Tag: commenting policy

Commenting Rules

Commenting rules on blogs are generally pretty passe.

Mine can be summed up as:

  1. Please do, unless you’re a spammer.
  2. If you disagree with me prepare for me to argue my case. For a long time. Making sure I have the last word. Unless your name is Andrew.*

There are times when I wonder how Christians should be governing their behaviour online. Justin Taylor had some good guidelines. He took the high road and used the Bible.

  1. I hope this can be a place where we “seek understanding” before critiquing, where we are quick to listen and slow to speak, where we judge others charitably not critically, where we encourage and build up each other rather than tearing down and destroying each other.
  2. I would encourage commenters to consider carefully the following commands and principles regarding our speech:
  3. “Let your speech always be gracious, seasoned with salt” (Col. 4:6).
  4. “By your words you will be justified, and by your words you will be condemned” (Matt. 12:37).
  5. “Love one another with brotherly affection. Outdo one another in showing honor” (Rom. 12:10).
  6. “Let no corrupting talk come out of your mouths, but only such as is good for building up, as fits the occasion, that it may give grace to those who hear” (Eph. 4:29).
  7. Speak the truth in love (Eph. 4:15, 25).
  8. “If anyone thinks he is religious and does not bridle his tongue but deceives his heart, this person’s religion is worthless” (James 1:26).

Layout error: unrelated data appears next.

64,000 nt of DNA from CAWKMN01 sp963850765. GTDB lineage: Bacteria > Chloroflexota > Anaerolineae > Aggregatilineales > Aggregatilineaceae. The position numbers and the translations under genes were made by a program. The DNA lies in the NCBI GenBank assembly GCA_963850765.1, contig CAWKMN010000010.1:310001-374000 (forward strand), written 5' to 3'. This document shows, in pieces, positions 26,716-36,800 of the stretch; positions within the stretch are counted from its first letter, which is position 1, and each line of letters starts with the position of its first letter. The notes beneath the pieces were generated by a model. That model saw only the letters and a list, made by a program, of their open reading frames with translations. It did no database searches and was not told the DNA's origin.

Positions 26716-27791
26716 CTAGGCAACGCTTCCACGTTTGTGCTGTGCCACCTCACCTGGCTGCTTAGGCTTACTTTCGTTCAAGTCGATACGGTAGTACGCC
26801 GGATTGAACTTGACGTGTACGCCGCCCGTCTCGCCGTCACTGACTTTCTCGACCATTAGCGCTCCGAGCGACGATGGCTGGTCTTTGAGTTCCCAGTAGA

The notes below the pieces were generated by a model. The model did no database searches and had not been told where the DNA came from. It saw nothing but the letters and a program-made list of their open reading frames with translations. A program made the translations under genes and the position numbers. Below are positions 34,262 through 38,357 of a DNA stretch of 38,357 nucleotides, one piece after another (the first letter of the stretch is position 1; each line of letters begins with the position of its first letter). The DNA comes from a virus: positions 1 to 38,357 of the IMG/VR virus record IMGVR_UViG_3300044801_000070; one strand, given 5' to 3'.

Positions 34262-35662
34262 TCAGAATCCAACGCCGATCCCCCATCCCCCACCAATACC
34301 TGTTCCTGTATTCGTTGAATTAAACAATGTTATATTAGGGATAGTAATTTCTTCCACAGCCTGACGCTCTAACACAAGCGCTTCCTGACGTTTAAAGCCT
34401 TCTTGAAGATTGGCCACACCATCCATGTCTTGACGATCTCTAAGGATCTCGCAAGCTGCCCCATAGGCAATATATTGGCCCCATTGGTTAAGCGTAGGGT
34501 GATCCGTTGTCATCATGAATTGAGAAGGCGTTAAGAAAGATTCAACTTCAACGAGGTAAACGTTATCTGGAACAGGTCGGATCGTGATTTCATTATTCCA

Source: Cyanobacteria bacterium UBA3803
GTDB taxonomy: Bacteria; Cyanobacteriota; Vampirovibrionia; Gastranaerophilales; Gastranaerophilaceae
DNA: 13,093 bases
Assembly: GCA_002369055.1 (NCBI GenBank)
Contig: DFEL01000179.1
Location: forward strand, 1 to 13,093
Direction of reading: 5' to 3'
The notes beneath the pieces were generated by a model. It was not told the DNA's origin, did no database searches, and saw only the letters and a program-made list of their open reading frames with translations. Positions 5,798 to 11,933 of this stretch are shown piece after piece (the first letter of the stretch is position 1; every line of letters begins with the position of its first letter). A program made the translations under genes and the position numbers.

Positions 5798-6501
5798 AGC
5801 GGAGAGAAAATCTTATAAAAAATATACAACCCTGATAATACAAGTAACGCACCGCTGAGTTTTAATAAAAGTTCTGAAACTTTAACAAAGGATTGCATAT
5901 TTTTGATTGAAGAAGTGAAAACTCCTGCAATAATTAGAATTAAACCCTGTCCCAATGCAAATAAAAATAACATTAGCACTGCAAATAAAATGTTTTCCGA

Those are great if your commenters are Christians… I like these ones (via Gordo) from Triablog (they expand on each point in this list on the post).

These are the first five, of ten.

  1. You can say pretty much anything you please about the team. Attack us with impunity. We don’t care. We can take it.
  2. It is not, however, equally acceptable to turn the combox into a free-fire zone whereby one outsider can heap personal abuse on another outsider.
  3. Dialogue is a two-way street. If someone comments on what we say, we reserve the right to respond.
  4. By the same token, we reserve the right not to respond. You don’t pay the bills around here. We choose where to put our time.
  5. Expletives, abbreviated or not, will not be tolerated. Ad hominem invective, as a substitute for reasoned argument, is unacceptable.

*He sometimes gets the last word.